Thursday, September 8, 2016

Handmade Nation now

It's so funny that I felt compelled to write a post tonight, because I hardly ever do. What makes it funnier is that what compelled me is something that began around the time I first started this blog, a very different time indeed.

Waaaayyy back in 2008, back when Etsy was so young, back when I was just starting to explore this idea called MischaLee, there was a woman named Faythe Levine who was exploring this exploding movement, a reinvigoration of craft culture. She published a book that year called Handmade Nation, titled after her documentary which would be released the following year, in 2009. I excitedly scoured the internet and magazines during that time period, learning about all of the crafters doing their thing, reading craft tutorials and stories. I learned about her project while she was still making it, and I ordered the book immediately when it came out. She began screening the documentary after its release, and I missed every screening. Would you believe that I didn't watch it for the first time until tonight?? I ordered it on (another blast from the past from that era) when they sent me an email that it was soon going out of print. What the heck took me so long?

I'm not gonna beat myself up about how tardy to the party I am (by 7 years, haha), but it was actually interesting watching it now in this later context. I had so much nostalgia for the excitement and possibilites I felt when I used to see these women making their own careers and forging their own paths. I remember so clearly the aesthetic from that particular craft revival. Everything felt very punk, very kitchy, so DIY. It was incredibly cool seeing these people around my age bucking the norms and experimenting with what it means to be an artist or maker as a viable path in adulthood. I have a lot of craft books from this time, when it was really novel to see a craft book that wasn't something your mom or aunt would use to do a weekend project. These were young people recycling materials, making things with a modern feel, and rejecting the trends. I went to the first few Renegade Craft Fairs in New York, and would geek out seeing the makers whose blogs I read.

What struck me was how much has changed. The question was posed towards the end of the documentary of how the capitalist machine would affect the handmade movement over time. It felt very grassroots initially, but it has definitely become more mainstream through the last few years and taken on a new life. I've watched big companies jump on board to collaborate with indie makers, something that really wasn't happening much back in 2009. I've also seen big companies striving more to have more "authenticity", or to highlight handmade aspects of their designs. They speak more to the quality or roots of their brand more than ever. There are many more small collections and limited runs being released. One bad thing that has happened is indie artists and makers getting ripped off at a staggering rate.

The aesthetic has definitely evolved too. Things are much more polished. The handmade goods now have a bit less of that homespun character that initially charmed people. Now products are expected to be more perfect, they ride the line between a manufactured and a handmade look. Displays at craft shows are much more involved, everything is more professional. I think it has become much more competitive, so this is part of the reason. It is harder than ever to get into some of the big craft shows as a vendor. I don't necessarily see this as a bad thing, but I think while it's exciting as a customer, it also seems more intimidating to a person who might be interested in moving towards a maker life.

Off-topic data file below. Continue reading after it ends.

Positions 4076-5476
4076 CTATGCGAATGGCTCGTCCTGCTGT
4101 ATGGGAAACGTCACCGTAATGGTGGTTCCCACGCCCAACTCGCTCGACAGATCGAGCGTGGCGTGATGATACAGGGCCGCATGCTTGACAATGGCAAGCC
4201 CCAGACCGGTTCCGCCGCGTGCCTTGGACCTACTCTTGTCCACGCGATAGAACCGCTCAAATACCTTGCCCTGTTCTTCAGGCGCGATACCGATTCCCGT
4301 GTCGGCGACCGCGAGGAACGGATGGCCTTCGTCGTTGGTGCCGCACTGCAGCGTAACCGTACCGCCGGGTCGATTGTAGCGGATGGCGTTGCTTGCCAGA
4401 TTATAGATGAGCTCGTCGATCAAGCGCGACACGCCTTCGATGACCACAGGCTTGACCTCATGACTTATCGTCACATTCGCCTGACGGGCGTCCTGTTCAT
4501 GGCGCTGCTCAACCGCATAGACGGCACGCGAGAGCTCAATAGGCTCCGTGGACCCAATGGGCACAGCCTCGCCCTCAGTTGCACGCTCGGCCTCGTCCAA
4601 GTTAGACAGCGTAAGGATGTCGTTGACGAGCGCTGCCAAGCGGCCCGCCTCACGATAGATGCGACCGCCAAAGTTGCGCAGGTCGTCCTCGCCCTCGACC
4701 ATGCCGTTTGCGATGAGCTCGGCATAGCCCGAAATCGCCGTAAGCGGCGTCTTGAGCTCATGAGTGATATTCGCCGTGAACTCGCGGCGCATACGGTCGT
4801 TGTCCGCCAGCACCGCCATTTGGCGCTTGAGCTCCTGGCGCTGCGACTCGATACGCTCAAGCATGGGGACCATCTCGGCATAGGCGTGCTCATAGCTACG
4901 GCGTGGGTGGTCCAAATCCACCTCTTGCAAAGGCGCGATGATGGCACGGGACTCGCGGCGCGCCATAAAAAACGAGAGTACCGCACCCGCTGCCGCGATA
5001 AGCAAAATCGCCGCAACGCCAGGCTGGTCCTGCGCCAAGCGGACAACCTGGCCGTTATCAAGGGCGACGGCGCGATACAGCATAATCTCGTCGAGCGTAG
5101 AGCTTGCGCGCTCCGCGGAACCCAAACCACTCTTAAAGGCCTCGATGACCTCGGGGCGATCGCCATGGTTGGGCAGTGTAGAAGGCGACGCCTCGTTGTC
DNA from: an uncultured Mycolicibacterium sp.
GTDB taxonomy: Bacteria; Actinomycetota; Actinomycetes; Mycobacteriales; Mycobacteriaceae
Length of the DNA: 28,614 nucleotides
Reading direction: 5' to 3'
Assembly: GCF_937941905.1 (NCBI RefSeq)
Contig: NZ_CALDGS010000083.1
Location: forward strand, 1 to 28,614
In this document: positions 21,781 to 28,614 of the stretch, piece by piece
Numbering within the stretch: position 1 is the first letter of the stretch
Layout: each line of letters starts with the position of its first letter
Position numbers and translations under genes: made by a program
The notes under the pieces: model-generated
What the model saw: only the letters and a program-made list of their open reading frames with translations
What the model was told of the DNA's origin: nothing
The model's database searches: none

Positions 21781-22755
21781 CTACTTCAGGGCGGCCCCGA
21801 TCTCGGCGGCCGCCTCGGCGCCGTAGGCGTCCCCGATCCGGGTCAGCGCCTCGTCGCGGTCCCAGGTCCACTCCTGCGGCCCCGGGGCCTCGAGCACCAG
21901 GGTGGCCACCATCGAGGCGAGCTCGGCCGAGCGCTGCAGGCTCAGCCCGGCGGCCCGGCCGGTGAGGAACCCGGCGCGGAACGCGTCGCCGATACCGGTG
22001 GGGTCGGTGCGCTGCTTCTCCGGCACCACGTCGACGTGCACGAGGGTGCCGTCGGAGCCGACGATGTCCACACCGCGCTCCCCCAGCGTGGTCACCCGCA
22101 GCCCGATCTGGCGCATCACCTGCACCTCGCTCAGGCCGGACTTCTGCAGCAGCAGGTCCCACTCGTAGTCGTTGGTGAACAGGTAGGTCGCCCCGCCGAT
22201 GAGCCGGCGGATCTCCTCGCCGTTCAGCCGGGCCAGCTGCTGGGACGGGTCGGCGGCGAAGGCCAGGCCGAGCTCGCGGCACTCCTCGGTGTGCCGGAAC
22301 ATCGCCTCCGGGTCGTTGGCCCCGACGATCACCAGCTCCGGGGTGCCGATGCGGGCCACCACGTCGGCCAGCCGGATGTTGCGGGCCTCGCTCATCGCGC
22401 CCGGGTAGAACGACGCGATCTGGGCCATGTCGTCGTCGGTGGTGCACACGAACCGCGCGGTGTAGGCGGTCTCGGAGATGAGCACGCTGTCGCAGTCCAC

Watching Handmade Nation just had me pondering a lot of questions, although to be fair these are things I think about frequently. Will this trend continue to hold? Will small brands become more and more like polished, sanitized big brands until they are indistinguishable? How much growth can happen if you keep your company small? It sometimes seems limiting. People often shop small brands to "support real people" but big brands employee far more people. I wonder sometimes if it's really unrealistic to be so exclusive, especially when you consider how hard it is for a smaller business to provide things like health benefits. Is smaller really better? Is the current handmade movement too removed from its roots? Where do we draw the line for handmade? There are many people designing on a small scale and outsourcing production to specialized companies. I wonder where they fall in the spectrum.

None of these questions are meant to undermine what's happening today. I still love the handmade, indie, and craft movement. I love small businesses and support them every step of the way, and obviously I AM a small business. I just like to think from different perspectives and explore ideas. I'm curious to see where the indie road goes, so to speak. This culture that Handmade Nation covered has changed so much in just a few years, I can't imagine what else is in store. I will keep following my favorite makers and evolving with the times. I think it's so cool how the internet has really opened up the worlds of possibility for more people than ever, to forge their own paths, make their own careers, and connect to like-minded individuals. Not to mention the easily accessed exposure to new ideas that is at our fingertips. Amidst the insanity of the times (let's NOT talk about our current election) it's good to know there are still things to look forward to.